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Temperature alters reproduction and maternal provisioning in a fish ectoparasite
journal contributionposted on 22.09.2020, 00:00 by AK Brazenor, DS Francis, JA Conlan, Alexander CartonAlexander Carton, KS Hutson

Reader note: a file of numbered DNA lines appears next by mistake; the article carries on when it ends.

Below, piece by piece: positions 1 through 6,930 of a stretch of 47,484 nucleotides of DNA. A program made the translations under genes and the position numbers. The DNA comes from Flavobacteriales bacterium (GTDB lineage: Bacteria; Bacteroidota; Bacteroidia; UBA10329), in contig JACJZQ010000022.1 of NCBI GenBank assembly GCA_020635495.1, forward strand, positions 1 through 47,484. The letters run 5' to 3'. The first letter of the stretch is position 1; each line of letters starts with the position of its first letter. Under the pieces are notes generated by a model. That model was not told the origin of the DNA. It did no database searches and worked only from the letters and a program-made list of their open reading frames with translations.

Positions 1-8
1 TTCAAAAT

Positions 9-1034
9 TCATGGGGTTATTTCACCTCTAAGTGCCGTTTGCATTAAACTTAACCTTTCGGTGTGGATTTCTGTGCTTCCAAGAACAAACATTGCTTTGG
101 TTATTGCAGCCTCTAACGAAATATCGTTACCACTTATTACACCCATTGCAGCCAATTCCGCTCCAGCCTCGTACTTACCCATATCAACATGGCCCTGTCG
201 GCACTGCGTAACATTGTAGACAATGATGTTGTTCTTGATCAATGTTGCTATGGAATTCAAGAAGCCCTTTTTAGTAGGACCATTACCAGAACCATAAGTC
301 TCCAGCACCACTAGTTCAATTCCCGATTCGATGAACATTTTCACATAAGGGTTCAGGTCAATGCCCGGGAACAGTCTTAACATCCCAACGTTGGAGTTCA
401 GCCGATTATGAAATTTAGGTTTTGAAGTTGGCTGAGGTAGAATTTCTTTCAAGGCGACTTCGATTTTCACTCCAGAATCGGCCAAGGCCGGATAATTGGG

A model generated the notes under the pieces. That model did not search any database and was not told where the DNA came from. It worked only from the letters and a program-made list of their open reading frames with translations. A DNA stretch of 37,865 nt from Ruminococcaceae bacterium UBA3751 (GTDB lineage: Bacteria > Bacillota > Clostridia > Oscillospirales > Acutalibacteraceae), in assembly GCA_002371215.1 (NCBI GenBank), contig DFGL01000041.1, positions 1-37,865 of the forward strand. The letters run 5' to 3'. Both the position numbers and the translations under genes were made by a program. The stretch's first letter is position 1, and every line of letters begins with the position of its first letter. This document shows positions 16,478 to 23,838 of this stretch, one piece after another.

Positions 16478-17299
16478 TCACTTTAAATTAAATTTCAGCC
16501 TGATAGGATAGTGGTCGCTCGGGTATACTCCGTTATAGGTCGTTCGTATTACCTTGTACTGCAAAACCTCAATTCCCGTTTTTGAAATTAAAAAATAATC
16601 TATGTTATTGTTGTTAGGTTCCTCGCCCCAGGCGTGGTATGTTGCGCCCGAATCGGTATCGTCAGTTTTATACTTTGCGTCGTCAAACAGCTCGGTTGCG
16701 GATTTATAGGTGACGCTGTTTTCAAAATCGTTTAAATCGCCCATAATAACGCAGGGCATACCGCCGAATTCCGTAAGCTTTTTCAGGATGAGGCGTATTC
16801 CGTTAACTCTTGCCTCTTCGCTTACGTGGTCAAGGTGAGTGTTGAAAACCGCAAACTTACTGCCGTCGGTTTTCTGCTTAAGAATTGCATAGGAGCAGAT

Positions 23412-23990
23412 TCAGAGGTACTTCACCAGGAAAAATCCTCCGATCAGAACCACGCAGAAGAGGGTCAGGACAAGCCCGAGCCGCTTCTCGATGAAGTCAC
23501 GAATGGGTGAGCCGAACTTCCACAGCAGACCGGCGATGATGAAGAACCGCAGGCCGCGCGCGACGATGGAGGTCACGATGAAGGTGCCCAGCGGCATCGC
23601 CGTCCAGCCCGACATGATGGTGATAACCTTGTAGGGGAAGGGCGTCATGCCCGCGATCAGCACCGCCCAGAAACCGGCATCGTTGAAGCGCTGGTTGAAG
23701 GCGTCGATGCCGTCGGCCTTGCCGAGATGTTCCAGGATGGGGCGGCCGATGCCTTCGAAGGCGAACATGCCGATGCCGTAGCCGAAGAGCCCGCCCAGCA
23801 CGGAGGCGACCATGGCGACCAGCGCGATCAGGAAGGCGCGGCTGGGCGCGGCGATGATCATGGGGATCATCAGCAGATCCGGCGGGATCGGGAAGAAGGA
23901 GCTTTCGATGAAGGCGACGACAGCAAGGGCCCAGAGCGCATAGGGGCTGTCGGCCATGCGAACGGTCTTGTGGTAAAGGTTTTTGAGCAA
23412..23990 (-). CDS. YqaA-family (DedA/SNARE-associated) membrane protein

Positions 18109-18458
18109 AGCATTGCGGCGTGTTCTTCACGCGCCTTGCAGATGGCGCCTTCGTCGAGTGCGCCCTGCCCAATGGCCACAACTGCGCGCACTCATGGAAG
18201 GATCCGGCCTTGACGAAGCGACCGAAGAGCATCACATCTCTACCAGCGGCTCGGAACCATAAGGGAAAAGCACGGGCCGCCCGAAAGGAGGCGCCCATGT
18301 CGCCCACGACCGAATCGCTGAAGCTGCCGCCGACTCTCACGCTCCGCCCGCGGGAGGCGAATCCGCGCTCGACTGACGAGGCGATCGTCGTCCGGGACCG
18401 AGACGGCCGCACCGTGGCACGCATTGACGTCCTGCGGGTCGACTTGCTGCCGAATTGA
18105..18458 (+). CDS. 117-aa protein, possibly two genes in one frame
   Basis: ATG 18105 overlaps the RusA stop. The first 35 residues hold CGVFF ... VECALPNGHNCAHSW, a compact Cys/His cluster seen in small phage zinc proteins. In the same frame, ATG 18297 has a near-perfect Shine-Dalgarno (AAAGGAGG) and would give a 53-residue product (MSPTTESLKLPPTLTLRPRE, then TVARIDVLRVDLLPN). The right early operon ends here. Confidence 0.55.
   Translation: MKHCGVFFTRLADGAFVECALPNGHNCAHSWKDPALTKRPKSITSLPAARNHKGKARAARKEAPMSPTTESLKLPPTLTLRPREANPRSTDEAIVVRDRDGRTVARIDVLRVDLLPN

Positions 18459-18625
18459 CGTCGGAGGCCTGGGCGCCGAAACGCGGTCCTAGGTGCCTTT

This study quantified the effects of temperature on reproduction and maternal provisioning of the fish ectoparasite, Neobenedenia girellae (Platyhelminthes: Monogenea), a species known to cause detrimental impacts to aquaculture species in tropical and subtropical environments worldwide. At 20 and 25 ºC, parasites exhibited relatively slower production of larger eggs that were energy-dense. In contrast, parasites at 30 °C attained sexual maturity faster, were reproductively active over a shorter period, grew to a smaller size and laid smaller, less energy-rich eggs at a faster rate. As such, parasites exhibited two distinct reproductive patterns in response to temperature: parasites at lower temperatures produced larger eggs with higher energy content, while those at the higher temperature had a higher rate of egg production. Larger eggs produced in cooler conditions were better provisioned with energetic reserves and important, membrane-bound lipids that would likely facilitate larval longevity and development success. This is commensurate with previous observations of epizootics of this parasite species in aquaculture systems during winter. Meanwhile, eggs produced at 30 °C contained higher proportions of saturated fatty acids compared to polyunsaturated fatty acids, likely reflecting metabolic regulation of cell membrane fluidity, which is necessary for larvae to survive warm conditions. This study demonstrates that fish ectoparasites have evolved substantial reproductive and metabolic flexibility to maximise infection success in variable environmental conditions.